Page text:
CSIRO and the University of California San Diego have engineered what is claimed to be the first breed of genetically modified mosquitoes resistant to spreading all four types of the dengue virus. The research is published in PLOS Pathogens.
CSIRO Senior Research Scientist Dr Prasad Paradkar said the dengue virus was causing an epidemic in tropical and subtropical regions worldwide, with large outbreaks currently occurring in Bangladesh, Pakistan, Sri Lanka and the Philippines.
“There is a pressing global demand for effective strategies to control the mosquitoes that spread the dengue virus, as there are currently no known treatments and the vaccine that is available is only partially effective,” Dr Paradkar said.
“In this study we used recent advances in genetic engineering technologies to successfully genetically modify a mosquito, the Aedes aegypti, with reduced ability to acquire and transmit the dengue virus.
“This is the first engineered approach that targets all four dengue types, which is crucial for effective disease suppression.
“Mosquito-transmitted viruses are expected to climb over the coming years, which is why CSIRO is focused on developing new ways to help solve this global challenge.”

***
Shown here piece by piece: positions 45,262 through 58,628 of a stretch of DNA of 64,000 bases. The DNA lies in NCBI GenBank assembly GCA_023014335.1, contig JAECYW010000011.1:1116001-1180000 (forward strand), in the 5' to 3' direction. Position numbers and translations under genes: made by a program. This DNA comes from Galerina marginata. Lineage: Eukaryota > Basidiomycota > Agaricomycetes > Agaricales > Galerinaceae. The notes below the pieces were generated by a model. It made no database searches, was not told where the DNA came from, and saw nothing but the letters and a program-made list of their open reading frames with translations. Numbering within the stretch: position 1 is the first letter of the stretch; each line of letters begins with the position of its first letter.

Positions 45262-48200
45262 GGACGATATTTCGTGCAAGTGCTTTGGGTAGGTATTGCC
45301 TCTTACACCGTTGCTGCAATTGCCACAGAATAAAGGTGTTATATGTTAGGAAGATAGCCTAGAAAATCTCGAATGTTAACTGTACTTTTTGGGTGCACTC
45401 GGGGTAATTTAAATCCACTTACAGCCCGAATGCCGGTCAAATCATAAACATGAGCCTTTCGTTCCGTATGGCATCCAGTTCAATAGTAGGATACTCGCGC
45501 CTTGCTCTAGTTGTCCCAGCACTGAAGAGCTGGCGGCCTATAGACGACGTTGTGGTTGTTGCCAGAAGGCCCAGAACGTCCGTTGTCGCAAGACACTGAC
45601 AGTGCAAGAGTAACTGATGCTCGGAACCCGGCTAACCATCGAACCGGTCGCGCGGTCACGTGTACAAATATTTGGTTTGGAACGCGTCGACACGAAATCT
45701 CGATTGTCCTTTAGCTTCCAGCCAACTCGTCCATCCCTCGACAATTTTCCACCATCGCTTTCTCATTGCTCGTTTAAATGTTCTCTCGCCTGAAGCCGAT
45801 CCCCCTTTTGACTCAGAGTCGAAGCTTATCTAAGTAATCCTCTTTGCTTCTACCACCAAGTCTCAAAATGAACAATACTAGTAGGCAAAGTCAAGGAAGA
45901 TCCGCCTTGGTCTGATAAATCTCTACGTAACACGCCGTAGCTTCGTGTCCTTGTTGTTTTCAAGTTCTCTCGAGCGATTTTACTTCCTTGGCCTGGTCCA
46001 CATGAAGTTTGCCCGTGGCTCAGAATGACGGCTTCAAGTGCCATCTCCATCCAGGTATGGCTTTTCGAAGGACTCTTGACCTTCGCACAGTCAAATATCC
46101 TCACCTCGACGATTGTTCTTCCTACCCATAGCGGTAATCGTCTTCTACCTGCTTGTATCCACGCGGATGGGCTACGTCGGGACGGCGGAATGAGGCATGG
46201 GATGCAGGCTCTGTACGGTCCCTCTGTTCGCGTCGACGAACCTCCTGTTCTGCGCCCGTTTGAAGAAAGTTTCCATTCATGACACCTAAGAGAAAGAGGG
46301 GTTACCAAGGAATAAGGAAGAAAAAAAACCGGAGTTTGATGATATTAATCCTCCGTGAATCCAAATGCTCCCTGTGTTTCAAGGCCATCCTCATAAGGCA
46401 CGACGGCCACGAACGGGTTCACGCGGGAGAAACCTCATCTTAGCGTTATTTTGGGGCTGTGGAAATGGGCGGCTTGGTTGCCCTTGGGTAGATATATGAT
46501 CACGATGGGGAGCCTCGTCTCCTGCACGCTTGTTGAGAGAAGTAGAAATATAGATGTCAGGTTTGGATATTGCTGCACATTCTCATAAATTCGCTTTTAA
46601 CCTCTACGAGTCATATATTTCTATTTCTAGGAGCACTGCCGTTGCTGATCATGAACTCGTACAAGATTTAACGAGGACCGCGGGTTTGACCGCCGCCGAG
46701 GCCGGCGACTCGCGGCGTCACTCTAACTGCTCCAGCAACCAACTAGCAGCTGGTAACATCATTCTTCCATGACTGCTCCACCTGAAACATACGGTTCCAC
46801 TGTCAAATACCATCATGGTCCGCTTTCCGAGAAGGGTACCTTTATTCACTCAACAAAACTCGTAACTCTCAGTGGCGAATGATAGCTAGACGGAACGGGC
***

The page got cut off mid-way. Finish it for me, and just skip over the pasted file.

University of California San Diego Associate Professor and study co-author Omar Akbari said this development means that in the foreseeable future there may be viable genetic approaches to controlling dengue virus in the field, which could limit human suffering and mortality.
“This breakthrough work also has the potential to have broader impacts on controlling other mosquito-transmitted viruses,” Assoc Prof Akbari said.
“We are already in the early stages of testing methods to simultaneously neutralise mosquitoes against dengue and a suite of other viruses such as Zika, yellow fever and chikungunya.”
Previous attempts to engineer mosquito populations to make them resistant to the dengue virus have had limited success due to their ability to target only one or two of the four major dengue types.
Infecting more than 390 million people each year, symptoms of dengue fever include severe fever, headaches and muscle aches, with severe forms of the disease leading to haemorrhage, shock and even death.
Global economic losses as a result of dengue are currently estimated to be $40 billion a year.
Image courtesy of CSIRO.